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New Car/Review


Ford Focus SE Sedan (2000)

SEE ALSO: Ford Buyer's Guide

By Matt/Bob Hagin


     Manufacturer's Suggested Retail Price              $ 13,565
     Price As Tested                                    $ 16,040
     Engine Type              DOHC 16-valve 2.0 Liter I4 w/SEFI*
     Engine Size                                 121 cid/1988 cc
     Horsepower                                   130 @ 5500 RPM
     Torque (lb-ft)                               127 @ 4250 RPM
     Wheelbase/Width/Length                  103.0"/66.9"/174.9"
     Transmission                              Five-speed manual
     Curb Weight                                     2572 pounds
     Fuel Capacity                                  13.2 gallons
     Tires  (F/R)                                      195/60R15
     Brakes (F/R)                          Disc (ABS)/drum (ABS)
     Drive Train                  Front-engine/front-wheel-drive
     Vehicle Type                       Five-passenger/four-door
     Domestic Content                                 75 percent
     Coefficient of Drag (Cd.)                              0.32


     EPA Economy, miles per gallon
        city/highway/average                            25/33/30          
     0-60 MPH                                        9.5 seconds +
     1/4 (E.T.)                          17.0 seconds @ 79.5 mph
     Top speed                                           105 mph
                 * Sequential electronic fuel injection

(The Ford Motor Company has a long history of building small cars for the European market and Bob Hagin has owned several British Fords built in the '50s. After evaluating the company's new Focus, his son Matt says that they've gotten much better in half a century.)

BOB - The Ford Focus was introduced in Europe first in '99, so the inevitable new model "bugs" have been worked out. It was designed by the Ford branch over there, which explains its "euro" look. It may look unusual to what buyers are used to in the somewhat bland Asian styling genre of little sedans. Ford was overdue for a new little commuter, so the Focus is the replacement for the long-running Ford Escort sedan. Being a five-seater, the Focus is a little bigger inside and out than the car it replaces and costs more to build, too. For this reason, Ford is keeping the smaller, less-expensive Escort coupe around as its entry- level vehicle for a while. The new Focus comes in four trim levels, ZX3 in the three-door coupe only, LX, SE and the sporty ZTS sedans. There are three body styles, a three-door hatchback coupe, a four-door sedan and a four-door station wagon which comes only in SE trim.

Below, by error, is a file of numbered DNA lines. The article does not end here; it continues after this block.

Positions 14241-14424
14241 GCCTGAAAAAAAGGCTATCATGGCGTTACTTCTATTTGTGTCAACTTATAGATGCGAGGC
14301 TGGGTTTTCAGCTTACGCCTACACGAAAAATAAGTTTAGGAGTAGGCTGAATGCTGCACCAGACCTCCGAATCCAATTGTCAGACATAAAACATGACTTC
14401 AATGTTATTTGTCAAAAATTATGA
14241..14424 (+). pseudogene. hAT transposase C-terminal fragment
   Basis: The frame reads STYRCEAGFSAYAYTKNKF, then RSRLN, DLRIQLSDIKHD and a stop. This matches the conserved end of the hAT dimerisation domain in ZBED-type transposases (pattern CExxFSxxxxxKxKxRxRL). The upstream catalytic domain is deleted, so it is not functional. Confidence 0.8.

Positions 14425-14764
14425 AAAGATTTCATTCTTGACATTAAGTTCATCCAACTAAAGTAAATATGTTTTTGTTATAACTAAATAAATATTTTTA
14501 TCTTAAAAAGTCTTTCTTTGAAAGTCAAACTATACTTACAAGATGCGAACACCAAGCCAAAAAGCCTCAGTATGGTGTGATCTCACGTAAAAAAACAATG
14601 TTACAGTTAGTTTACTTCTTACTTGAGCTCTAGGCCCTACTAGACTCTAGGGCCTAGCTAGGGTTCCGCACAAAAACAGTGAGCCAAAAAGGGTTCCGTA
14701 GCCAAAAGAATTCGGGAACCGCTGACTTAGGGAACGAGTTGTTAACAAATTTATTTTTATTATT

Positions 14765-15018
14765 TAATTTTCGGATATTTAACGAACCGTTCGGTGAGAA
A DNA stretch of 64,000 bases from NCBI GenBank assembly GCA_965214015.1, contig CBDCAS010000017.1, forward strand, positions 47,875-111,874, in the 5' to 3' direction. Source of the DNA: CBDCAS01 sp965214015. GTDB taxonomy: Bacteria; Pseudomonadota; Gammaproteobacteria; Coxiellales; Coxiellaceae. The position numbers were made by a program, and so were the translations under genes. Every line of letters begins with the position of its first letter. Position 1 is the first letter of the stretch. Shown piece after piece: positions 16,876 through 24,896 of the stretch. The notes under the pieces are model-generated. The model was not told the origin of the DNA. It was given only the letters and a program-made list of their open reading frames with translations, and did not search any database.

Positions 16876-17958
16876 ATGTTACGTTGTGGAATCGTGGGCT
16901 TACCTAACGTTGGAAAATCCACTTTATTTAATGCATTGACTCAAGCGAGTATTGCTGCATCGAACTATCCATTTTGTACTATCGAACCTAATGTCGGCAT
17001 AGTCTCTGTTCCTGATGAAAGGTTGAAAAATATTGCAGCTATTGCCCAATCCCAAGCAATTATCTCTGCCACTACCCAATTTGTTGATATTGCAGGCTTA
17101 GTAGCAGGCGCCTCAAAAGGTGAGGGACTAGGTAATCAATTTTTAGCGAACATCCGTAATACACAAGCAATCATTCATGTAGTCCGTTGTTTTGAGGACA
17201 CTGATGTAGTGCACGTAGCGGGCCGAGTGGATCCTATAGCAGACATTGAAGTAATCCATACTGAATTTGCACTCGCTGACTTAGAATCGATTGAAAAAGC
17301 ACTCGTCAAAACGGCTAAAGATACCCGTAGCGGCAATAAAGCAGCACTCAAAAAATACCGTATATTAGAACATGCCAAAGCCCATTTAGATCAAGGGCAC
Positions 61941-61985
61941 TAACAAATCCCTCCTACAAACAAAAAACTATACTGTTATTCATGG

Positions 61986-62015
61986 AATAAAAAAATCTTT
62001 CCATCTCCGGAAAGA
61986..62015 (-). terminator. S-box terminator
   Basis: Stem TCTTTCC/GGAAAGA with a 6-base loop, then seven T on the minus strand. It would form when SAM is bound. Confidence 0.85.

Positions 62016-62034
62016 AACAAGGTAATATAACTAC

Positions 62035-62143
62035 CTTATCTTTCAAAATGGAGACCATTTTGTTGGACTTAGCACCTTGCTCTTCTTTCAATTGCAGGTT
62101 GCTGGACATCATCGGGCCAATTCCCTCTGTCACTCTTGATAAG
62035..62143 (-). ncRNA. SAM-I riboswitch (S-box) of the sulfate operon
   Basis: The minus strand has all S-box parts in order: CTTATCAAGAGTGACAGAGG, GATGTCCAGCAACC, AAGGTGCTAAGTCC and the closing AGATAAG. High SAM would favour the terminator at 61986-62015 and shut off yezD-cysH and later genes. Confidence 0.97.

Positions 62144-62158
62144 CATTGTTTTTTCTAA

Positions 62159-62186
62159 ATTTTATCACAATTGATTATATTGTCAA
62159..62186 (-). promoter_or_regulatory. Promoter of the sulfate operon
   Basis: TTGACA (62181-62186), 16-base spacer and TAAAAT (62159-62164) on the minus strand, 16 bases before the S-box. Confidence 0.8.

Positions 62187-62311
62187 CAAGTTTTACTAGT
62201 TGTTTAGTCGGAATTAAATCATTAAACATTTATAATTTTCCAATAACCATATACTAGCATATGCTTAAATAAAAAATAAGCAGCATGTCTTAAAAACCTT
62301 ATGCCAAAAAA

MATT - Those three adults in the back seat can be tall, Dad, but they'll have to be pretty slender. The driver's seat height is adjustable with a crank, but it's awkward to get your hand on it. It was hard to operate and it's almost impossible to do it without getting out of the car, but after finding the right position, the tilt and telescopic steering column gave the perfect fit. Its doors and interior head room is taller than its predecessor and has an unusually tall exterior profile. The dash design was very strange - almost surrealistic - but that seems to be a common feature these days. A nice safety feature on the Focus is not only its two standard dash-mounted air bags, but optional side ones as well. Another item I like is the auto on/off head lights. I play it safe and just leave the lights on all the time.

BOB - As with all small cars, the Focus comes standard with a five-speed manual or an optional four-speed automatic transmission but the wagon only has the automatic. The bottom-line Focus models come with the same 2.0-liter SOHC four-cylinder, eight valve engine that's standard in the Escort, but our SE tester came with an optional 2.0- liter inline four with twin-cams and 16-valves, and it's the same version found in the hot Escort ZX2. It puts out 130 horses and zips to 60 from a stop in around nine seconds. Not sparkling, but it's enough to keep up with traffic.

MATT - Our SE sedan tester came with a standard five-speed manual gearbox, which is always my choice for sporty driving on country roads. The Focus has disc brakes in front and drums in back, and an anti-skid brake system is optional on all models. Maybe Ford will add disc brakes on future models. The new body structure is stiffer than the Escort and the wheelbase is longer, too. These factors really help the handling. The suspension is MacPherson struts up front with a sophisticated multi-link package in the rear. Both of them are supported by coil springs. The suspension has been designed to have lots of travel, which helps make for a smooth and supple ride, an aspect often lacking in smaller cars.

BOB - Our SE test car came with an optional Sport Package as well as bigger 15-inch wheels and tires, which is a plus for handling. The Focus has crisp lines and exaggerated over-fenders, so for an economy car, it has a muscular look. The front and rear overhangs are minimal, but trunk room is huge. The trunk hinges are telescopic, so they don't intrude into the trunk space. If more room is needed, the Focus has a flip-down rear seatback for longer items. Ford researchers say that most Focus buyers will be young in general and female in particular. It's obvious that Ford designed its advertising with a youthful "boppy" attitude and has put a lot of corporate effort into its launch.

MATT - Dad, I remember hearing that in the '60s, Henry Ford II once said "...small cars, small profits. We're not interested," but it looks like Ford has changed its corporate mind a great deal since then.